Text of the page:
AUSTIN (KXAN) — When seconds matter and lives are at stake, the ongoing Austin-Travis County EMS staffing “crisis” forced some communities to go underserved during the busy Labor Day weekend in order to staff UT football and an electronic dance music festival at COTA.

“Some of those ambulances shifted to cover those special events, and that’s really unfortunate,” Selena Xie, the Austin EMS Association union president, said. “But, that’s where we are because we have not been keeping up with pay.”

At least two ambulances were moved from their normal district to cover the events — on top of five other ambulances, out of 47, not being used because there was nobody to staff them, according to Xie and a concerned EMS employee who alerted KXAN.

ATCEMS admits it had to “take multiple units out of service” this weekend in order to meet “contractual obligations” to cover those “large special events.” It says decisions were made in a strategic way and response times were not affected.

“[O]ur department selects which units to ‘take down,’ or move around, based on multiple factors,” ATCEMS said in a statement. “Both historical call volume and anticipated call volume are analyzed, and the decision…is based on what will impact the overall system the least.”

ATCEMS said it’s in a “staffing crisis” with 157 unfilled positions, out of 665, and a 23.6% vacancy rate. Xie said the agency lost a record 60 medics this year and is hemorrhaging more.

“Our medics are still leaving,” she said, recounting a conversation with one who is leaving for Austin police due to pay. “They’re actively looking for other jobs.”

Starting salary at ATCEMS is $22 an hour, she said.

To prevent exhaustion among current staff, in recent months, operations shifted away from calling in employees to work unexpected, mandatory overtime shifts. Instead, ambulances are left empty, Xie said.

This holiday weekend — traditionally one of the busiest of the year for EMS, she said — saw several major wrecks, including a deadly one on Spicewood Springs Road.

“The workload on each ambulance is much higher, and response times are longer,” Xie said. “But, that’s where we are right now because staffing is so bad.”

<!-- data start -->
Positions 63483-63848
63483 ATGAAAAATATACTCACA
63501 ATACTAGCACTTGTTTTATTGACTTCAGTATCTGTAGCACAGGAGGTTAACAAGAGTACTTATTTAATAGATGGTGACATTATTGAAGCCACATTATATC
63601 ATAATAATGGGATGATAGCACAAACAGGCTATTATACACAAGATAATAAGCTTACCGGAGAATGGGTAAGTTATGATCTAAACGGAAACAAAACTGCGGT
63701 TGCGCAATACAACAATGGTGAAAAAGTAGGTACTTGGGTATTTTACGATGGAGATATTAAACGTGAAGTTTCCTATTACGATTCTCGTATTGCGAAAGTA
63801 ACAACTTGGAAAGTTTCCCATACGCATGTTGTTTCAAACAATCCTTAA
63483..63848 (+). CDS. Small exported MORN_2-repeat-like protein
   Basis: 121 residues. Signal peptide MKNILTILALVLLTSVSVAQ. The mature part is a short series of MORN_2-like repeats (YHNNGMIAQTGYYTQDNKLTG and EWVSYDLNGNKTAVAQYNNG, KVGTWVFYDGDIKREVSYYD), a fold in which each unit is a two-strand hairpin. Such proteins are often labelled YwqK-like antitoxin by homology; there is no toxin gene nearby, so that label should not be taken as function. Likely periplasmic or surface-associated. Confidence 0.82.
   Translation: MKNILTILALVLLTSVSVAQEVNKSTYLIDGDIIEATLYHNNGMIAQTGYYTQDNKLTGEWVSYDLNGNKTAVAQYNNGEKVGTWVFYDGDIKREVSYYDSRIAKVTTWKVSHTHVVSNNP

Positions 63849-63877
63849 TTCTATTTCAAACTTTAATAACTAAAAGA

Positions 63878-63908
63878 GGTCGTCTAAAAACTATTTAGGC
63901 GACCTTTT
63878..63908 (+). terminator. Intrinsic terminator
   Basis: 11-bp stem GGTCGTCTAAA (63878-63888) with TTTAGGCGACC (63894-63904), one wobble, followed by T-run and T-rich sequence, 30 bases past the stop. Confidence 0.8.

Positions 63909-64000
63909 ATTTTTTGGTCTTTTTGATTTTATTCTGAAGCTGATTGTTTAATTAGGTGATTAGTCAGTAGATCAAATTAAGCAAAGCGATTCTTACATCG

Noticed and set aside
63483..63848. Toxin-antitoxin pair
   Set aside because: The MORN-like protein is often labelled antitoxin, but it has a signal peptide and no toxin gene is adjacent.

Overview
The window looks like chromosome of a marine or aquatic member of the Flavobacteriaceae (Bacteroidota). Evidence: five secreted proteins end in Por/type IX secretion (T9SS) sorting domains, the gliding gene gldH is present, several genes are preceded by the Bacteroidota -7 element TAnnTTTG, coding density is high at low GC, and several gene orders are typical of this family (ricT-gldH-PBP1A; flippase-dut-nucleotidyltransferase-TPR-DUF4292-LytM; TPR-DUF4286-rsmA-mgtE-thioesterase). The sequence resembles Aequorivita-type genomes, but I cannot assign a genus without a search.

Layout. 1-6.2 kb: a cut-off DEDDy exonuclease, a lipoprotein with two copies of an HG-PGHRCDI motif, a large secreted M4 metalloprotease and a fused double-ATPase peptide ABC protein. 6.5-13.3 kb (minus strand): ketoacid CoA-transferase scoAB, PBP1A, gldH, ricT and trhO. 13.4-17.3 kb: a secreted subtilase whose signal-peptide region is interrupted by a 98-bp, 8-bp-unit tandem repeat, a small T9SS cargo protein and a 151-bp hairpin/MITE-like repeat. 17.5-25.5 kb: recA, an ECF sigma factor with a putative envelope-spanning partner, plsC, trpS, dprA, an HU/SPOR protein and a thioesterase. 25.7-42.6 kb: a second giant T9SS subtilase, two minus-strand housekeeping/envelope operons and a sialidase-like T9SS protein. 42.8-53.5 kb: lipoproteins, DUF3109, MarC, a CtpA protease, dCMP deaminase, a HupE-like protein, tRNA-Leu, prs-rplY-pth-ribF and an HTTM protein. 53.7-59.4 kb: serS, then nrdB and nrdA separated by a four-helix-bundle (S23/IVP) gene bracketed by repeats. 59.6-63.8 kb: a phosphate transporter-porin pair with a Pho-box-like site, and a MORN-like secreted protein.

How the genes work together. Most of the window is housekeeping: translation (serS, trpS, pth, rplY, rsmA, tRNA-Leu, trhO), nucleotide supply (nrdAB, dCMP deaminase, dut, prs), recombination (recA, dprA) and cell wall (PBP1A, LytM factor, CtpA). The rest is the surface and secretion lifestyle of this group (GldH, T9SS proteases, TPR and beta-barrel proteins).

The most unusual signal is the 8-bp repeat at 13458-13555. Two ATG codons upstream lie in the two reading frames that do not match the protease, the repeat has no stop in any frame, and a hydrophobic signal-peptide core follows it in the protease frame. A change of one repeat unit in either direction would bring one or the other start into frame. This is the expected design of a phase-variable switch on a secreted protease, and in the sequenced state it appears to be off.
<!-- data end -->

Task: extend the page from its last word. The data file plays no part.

Last week, the city signed a one-year labor contract with ATCEMS. Austin City Manager Spencer Cronk said the short-term agreement will increase starting pay for EMTs and paramedics, and it will allow the city to “aggressively focus on recruitment and retention” for, what he acknowledges, is a “serious staffing shortage” facing the city.

In a lengthy statement, ATCEMS says what happened this weekend is “the exception, not the rule” and blamed, among other things, pre-scheduled vacation time resulting in twice the amount of vacancies this past weekend.

ATC EMS Response

Nobody from ATCEMS was available for an on-camera interview Monday. Instead, the agency sent KXAN a lengthy statement, which is published below in full:

“As far as this weekend is concerned:

  • Yes, we did have to take multiple units out of service, and on Saturday several were moved around to provide service for special events (COTA and UT Football). ATCEMS has contractual obligations to provide coverage for large special events, and we have a specific staffing plan for those cases. 
  • Typically, special events are staffed by medics who pick up those shifts as voluntary overtime, as well as personnel who are assigned to the special events division. If those vacancies are not filled, we have the ability to use available on call personnel as needed, but the priority is staffing system units. In the case that we don’t have volunteers, or the on call personnel needed to fill special events vacancies, then system units are brought in as a last resort. Those units are specifically chosen to have the least impact on the overall system (for example, using units with low daily call volume).
  • In both cases (taking units out of service and using system units to staff events), our department selects which units to either “take down,” or move around, based on multiple factors. Both historical call volume and anticipated call volume are analyzed, and the decision on which units to take down or move, is made based on what will impact the overall system the least. This could include units that have a low daily call volume, or units that are positioned in an area with overlapping coverage by multiple other units. All of this is done in a strategic way, so that response times are NOT affected. When either of these things happen, our leadership is constantly monitoring the system, and making adjustments in real time, to maintain safe and equitable coverage across the city.